A juvenile court judge in Rutherford County, Tennessee, is facing criticism following a joint ProPublica and Nashville Public Radio report that alleges that Black children were illegally detained. The children were jailed at a rate nearly 10 times higher than the state average, and that’s even when no crime was committed, according to the report.
The report said that Judge Donna Scott Davenport instituted a policy that all children charged with crimes be processed at the detention center. In 2016, 11 Black elementary school children, some as young as eight and nine years old, were detained for not stopping a fight captured on video. Ten of the children were charged with “criminal responsibility for conduct of another”, the report said.
Frank Ross Brazil, an attorney who represented some of the children, told ABC News that criminal responsibility is a prosecutorial theory and not a charge under Tennessee law. “If you and I are in a car, and there’s something illegal in the car and I’m arrested for possessing it, you could be also found guilty of possessing that substance by the theory of criminal responsibility for another,” he said. “So, that being applied as a charge in and of itself is unlawful.”
Davenport, who is the sole Rutherford County Juvenile judge, is also being criticized over a “filter system” which, according to the report, allowed jail staff to determine which children to hold. Police, under the filter system, would bring children they arrested straight to jail. There, staff could decide whether or not to hold them until their detention hearing. Meanwhile, a detention hearing could take days, the report said.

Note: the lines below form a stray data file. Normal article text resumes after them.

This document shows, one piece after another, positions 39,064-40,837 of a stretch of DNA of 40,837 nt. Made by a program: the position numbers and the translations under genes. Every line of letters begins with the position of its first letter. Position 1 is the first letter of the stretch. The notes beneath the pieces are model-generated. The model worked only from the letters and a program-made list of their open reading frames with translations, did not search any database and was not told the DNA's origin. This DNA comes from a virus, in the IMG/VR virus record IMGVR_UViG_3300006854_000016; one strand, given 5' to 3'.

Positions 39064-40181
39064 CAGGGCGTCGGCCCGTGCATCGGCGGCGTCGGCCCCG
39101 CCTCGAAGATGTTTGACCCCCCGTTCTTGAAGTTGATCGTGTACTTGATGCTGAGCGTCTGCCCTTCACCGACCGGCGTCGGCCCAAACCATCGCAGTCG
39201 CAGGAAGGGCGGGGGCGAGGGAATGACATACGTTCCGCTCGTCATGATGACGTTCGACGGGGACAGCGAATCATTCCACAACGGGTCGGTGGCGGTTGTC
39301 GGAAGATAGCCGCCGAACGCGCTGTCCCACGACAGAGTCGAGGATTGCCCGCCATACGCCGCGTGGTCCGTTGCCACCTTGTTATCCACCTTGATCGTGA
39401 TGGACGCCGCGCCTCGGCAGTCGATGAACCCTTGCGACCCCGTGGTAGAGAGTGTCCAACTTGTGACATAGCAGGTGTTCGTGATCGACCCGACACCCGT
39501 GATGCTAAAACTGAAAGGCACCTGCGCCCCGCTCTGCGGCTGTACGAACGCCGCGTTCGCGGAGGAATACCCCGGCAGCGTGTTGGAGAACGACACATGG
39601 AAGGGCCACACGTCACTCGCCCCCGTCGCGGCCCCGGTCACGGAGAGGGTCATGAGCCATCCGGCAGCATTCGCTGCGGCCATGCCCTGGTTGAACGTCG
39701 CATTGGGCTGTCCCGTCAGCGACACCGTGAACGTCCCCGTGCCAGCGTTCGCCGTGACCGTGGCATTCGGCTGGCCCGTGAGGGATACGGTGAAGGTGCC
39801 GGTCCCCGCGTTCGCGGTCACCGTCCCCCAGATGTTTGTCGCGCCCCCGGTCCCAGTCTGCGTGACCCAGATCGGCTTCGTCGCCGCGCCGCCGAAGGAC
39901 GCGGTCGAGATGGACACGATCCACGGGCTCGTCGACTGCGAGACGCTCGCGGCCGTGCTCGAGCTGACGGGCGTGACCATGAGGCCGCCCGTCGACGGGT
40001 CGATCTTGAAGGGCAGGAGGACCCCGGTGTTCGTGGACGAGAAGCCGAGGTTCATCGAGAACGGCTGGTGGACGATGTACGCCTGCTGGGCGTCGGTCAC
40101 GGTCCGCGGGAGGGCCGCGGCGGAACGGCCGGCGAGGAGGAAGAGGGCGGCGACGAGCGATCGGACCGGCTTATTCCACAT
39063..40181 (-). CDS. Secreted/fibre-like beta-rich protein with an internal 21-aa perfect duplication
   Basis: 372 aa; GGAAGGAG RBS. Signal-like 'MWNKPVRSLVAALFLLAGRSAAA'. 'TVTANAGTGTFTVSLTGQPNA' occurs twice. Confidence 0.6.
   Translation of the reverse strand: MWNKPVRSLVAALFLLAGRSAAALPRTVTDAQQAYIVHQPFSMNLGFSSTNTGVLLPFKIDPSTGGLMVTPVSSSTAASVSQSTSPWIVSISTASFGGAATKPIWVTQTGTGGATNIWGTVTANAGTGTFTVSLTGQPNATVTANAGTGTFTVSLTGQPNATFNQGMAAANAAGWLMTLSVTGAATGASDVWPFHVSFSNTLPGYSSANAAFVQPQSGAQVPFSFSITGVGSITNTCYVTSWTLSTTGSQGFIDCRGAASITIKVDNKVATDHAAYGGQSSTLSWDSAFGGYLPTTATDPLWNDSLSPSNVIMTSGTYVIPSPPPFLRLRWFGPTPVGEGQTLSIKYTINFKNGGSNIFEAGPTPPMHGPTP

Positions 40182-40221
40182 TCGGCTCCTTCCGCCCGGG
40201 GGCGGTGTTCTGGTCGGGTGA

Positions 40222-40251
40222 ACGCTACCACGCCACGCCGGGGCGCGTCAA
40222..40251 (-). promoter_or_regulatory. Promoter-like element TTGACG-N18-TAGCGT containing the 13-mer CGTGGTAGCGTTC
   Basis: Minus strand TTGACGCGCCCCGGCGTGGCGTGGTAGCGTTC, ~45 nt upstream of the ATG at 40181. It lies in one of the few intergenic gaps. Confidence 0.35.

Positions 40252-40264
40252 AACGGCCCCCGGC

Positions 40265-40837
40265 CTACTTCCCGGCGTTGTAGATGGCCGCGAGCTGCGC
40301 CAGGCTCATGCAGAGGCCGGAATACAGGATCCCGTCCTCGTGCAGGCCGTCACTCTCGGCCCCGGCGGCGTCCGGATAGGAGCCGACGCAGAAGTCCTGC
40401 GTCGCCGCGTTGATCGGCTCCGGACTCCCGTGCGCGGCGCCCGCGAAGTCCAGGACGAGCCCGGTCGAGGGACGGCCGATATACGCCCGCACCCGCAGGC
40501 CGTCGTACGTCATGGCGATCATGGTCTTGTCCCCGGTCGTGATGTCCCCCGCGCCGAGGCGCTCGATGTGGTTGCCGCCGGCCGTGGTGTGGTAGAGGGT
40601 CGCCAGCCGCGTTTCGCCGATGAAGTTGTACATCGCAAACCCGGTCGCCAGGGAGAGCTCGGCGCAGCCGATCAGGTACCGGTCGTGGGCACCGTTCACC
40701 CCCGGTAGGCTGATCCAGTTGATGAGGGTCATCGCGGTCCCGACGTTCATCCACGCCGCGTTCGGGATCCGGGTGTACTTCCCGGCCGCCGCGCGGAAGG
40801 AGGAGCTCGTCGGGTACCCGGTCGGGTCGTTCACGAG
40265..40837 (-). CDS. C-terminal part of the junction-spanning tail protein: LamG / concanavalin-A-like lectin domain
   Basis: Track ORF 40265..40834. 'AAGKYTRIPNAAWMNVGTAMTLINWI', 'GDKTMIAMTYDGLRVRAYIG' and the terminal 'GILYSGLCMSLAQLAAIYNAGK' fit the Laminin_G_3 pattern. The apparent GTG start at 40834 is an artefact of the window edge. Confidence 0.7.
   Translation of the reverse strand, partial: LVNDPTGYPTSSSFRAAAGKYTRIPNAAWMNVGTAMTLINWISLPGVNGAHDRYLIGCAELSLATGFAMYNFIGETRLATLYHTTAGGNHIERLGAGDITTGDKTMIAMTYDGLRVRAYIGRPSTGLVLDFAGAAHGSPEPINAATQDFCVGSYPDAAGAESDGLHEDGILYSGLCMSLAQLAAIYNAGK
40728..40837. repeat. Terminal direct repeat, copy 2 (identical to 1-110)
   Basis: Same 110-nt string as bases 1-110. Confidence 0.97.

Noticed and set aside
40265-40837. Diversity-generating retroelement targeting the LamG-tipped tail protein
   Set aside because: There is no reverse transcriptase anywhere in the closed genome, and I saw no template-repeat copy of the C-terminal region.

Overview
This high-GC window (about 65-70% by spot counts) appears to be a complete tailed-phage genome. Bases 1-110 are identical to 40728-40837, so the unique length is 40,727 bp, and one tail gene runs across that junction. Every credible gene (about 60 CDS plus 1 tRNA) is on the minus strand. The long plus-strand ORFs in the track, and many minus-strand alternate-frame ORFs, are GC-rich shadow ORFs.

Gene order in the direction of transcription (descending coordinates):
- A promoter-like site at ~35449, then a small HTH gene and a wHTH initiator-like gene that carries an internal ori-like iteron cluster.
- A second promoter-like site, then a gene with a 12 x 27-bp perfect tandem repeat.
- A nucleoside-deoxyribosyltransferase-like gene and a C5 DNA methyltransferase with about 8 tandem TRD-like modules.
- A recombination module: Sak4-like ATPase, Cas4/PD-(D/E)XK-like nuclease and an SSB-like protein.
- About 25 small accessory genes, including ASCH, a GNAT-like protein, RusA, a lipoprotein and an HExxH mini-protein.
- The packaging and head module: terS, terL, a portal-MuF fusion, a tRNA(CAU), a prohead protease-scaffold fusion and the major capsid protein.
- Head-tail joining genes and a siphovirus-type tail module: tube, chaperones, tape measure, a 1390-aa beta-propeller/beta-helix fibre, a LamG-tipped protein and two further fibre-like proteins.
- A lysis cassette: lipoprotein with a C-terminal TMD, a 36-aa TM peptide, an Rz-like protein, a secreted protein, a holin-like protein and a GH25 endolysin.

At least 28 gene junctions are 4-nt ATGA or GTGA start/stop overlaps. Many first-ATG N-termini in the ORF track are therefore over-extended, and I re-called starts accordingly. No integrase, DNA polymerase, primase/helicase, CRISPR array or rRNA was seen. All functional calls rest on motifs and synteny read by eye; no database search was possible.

“Children who had done something as minor as skipping school might find themselves behind bars,” WTRF wrote. In the 2016 case, the children were arrested, taken for processing and then released after they had been charged, the report said. A class-action lawsuit that was filed, and later settled, against Rutherford County argued that this process was a violation of Tennessee law.
The lawsuit said that for many juvenile misdemeanor offenses, the police are required by state law to release children with a citation or a summons rather than taking them into custody.
“There has to be something done to everyone who was involved in this,” Rep. Gloria Johnson (D-Knoxville) said, according to WTRF. “It’s my understanding that they created a law that wasn’t even on the books in order to make that happen.”
The report found that in 2014, children were detained on average in 5% of juvenile cases statewide. In Rutherford County, children were detained in 48% of cases, the report said. In 2016, lawmakers called for a federal investigation into the arrest and detainment of the Black children in Rutherford County.
The lawsuit was settled in June this year for $11 million. Brazil said Rutherford County denied any wrongdoing. And as part of the settlement, each child who was improperly detained got $5,000 and each child who was improperly arrested got $1,000. The officer who signed off on the charges was suspended for just three days, according to WTRF.
State lawmakers have called for action following the release of the report. Tennessee State Sen. Jeff Yarbro said on Saturday that the report’s findings were “wrong on so many levels”.
“It’s a horror show plain and simple, it’s abusive and it doesn’t even resemble law,” Yarbro told ABC affiliate WKRN.
Davenport, who is still the juvenile court judge for Rutherford County, is yet to respond to the allegations.